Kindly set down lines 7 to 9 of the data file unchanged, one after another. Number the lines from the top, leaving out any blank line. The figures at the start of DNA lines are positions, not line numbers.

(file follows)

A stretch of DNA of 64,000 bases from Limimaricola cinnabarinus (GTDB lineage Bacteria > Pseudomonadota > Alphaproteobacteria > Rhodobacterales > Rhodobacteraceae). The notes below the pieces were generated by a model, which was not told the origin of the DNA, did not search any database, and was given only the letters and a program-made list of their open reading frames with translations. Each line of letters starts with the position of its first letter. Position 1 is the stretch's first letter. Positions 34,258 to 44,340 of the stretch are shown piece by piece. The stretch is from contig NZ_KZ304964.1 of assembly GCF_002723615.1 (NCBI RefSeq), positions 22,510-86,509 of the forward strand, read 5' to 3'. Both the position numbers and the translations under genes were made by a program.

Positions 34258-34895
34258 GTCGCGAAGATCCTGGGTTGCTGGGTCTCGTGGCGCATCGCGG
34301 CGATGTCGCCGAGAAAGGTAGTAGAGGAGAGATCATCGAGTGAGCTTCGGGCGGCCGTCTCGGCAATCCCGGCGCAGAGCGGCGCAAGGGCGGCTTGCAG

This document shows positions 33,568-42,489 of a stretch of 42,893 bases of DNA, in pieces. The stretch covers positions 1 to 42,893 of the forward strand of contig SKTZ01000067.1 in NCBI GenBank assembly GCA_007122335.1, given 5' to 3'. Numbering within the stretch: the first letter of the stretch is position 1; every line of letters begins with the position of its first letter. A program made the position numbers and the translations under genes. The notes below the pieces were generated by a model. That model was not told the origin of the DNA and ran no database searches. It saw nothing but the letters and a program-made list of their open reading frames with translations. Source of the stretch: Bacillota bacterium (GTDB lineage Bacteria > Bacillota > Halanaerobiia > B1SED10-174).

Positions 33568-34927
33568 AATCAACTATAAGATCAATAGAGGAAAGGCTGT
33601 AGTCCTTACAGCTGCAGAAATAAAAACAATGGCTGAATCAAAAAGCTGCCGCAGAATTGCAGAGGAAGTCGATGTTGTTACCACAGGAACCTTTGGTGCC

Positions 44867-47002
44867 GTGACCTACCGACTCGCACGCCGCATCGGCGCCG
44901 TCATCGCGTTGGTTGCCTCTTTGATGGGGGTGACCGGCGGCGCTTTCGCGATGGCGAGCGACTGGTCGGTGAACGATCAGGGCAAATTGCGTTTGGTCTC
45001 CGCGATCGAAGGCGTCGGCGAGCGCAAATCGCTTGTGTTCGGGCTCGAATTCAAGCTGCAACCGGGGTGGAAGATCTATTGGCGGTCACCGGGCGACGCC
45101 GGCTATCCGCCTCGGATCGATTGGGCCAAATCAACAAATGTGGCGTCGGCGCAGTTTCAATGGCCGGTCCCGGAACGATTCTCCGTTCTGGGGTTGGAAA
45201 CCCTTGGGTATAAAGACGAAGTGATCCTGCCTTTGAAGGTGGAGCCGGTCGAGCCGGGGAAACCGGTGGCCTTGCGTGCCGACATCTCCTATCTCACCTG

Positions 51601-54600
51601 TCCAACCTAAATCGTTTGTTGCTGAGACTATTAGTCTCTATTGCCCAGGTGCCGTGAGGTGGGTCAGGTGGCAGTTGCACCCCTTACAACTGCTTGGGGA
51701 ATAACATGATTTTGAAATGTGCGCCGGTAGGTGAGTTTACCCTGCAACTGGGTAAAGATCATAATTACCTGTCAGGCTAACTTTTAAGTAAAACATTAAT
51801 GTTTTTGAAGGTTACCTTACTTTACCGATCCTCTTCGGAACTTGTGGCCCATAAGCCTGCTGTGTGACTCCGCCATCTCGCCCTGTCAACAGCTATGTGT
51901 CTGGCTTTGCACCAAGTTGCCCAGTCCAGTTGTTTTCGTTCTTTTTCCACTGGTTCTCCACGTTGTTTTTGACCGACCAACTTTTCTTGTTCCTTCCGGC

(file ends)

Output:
33568 AATCAACTATAAGATCAATAGAGGAAAGGCTGT
33601 AGTCCTTACAGCTGCAGAAATAAAAACAATGGCTGAATCAAAAAGCTGCCGCAGAATTGCAGAGGAAGTCGATGTTGTTACCACAGGAACCTTTGGTGCC

Positions 44867-47002